Advances in pharmacotherapy for allergic conjunctivitis

Allergic conjunctivitis is a common and potentially debilitating condition affecting the conjunctiva, eyelids and cornea, and it is often associated with nonocular symptoms and signs of rhinitis or sinusitis.

Introduction:

Allergy is the fifth leading group of chronic diseases, affecting as much as 40% of the first-world population. Its pathophysiology has a genetic component, and is driven by the immune system’s sensitized response to antigens and environmental factors. As research continues to uncover the mediators responsible for ocular allergy, the development of novel drugs should progress.

Areas covered:

A literature review of allergic conjunctivitis, ocular allergy and their treatment was performed using PubMed and Medline. Additional information is also included from clinicaltrials.gov and associated web sites for drugs currently in clinical trials.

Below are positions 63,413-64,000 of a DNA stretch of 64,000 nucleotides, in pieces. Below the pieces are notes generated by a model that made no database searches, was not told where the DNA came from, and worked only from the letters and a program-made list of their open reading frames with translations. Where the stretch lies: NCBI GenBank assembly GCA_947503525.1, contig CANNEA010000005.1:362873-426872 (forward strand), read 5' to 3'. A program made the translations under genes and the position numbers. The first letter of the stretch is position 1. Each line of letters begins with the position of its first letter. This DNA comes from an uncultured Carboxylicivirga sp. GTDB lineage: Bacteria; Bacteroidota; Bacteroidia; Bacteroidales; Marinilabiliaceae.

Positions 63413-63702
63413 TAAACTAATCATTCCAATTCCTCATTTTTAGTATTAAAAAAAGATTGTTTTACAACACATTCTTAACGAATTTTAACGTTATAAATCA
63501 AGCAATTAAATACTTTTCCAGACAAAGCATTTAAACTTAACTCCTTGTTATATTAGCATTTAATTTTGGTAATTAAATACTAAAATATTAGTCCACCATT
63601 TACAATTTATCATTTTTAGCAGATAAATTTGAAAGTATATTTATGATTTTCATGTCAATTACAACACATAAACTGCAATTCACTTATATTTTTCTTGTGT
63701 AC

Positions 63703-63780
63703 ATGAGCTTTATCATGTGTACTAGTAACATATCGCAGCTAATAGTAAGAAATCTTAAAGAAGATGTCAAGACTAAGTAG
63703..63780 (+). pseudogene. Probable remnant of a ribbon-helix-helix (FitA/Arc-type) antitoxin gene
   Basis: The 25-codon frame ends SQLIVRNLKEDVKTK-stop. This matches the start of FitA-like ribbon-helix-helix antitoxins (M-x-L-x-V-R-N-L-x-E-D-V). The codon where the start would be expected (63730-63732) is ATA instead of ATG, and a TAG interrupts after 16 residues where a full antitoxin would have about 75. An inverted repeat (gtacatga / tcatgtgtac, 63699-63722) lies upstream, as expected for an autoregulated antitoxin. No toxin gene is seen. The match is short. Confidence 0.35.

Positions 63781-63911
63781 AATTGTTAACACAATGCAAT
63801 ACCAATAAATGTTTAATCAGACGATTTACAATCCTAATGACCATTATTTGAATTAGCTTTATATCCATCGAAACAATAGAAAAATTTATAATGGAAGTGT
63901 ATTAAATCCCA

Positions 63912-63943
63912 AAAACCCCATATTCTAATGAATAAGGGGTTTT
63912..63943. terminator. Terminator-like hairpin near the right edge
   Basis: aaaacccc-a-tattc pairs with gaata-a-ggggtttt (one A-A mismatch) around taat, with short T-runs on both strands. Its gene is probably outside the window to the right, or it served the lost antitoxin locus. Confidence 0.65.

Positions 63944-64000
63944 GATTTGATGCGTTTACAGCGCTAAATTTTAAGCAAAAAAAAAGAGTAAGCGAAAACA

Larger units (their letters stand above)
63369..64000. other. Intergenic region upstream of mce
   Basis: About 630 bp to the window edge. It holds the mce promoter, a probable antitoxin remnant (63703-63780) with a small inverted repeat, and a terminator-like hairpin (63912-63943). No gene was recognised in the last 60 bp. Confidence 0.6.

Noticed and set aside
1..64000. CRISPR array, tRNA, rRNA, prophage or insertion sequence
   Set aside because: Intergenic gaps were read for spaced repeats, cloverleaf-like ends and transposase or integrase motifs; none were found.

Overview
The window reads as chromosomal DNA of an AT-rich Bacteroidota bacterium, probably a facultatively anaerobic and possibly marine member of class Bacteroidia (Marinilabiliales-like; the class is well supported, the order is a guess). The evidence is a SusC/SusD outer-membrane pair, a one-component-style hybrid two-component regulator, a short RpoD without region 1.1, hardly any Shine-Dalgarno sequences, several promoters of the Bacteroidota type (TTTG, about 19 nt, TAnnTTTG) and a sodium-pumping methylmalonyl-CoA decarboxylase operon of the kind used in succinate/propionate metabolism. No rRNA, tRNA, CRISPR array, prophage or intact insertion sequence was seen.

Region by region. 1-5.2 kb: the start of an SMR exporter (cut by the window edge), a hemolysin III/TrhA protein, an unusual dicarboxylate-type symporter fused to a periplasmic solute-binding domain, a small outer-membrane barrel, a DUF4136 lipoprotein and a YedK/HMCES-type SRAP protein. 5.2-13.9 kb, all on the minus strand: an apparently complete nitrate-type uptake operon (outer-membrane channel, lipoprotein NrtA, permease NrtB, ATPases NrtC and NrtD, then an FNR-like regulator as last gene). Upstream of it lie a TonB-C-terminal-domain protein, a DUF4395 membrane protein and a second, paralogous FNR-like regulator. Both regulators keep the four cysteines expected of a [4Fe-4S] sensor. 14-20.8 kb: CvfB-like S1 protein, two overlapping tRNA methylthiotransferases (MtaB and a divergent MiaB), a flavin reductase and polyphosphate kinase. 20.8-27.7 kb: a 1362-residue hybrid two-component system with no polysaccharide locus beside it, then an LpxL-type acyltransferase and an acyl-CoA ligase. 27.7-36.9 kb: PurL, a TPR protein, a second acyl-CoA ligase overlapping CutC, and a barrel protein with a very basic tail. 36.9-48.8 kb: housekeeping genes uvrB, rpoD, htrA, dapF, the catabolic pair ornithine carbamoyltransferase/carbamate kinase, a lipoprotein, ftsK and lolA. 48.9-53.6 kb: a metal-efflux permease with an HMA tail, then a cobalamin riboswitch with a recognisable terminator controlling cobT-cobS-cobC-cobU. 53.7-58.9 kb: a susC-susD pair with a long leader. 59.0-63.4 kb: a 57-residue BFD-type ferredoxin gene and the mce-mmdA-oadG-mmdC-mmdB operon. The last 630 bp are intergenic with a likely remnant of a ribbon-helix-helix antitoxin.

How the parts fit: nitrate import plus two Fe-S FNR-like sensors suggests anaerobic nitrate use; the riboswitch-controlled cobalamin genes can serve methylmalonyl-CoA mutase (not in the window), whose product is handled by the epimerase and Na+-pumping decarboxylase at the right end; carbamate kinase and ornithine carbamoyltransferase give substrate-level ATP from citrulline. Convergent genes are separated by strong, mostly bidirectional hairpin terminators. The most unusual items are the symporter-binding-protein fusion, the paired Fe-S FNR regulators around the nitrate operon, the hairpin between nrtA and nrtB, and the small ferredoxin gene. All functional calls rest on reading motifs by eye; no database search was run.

Expert opinion:

The initial step of therapy remains identification and avoidance of allergic triggers. The mainstay of treatment is the new generation of dual-acting antihistamines. Drugs that improve the magnitude and duration of relief, with greater subject responder rates, are gradually making their way into the clinic. Allergic conjunctivitis is a relatively easy disease to study because of the availability of models such as the conjunctival allergen challenge. New classes of drugs that target inflammatory pathways or mediators involved in the early and late-phase allergic response are being screened in these models and we are making progress in identifying the next generation of anti-allergic therapy.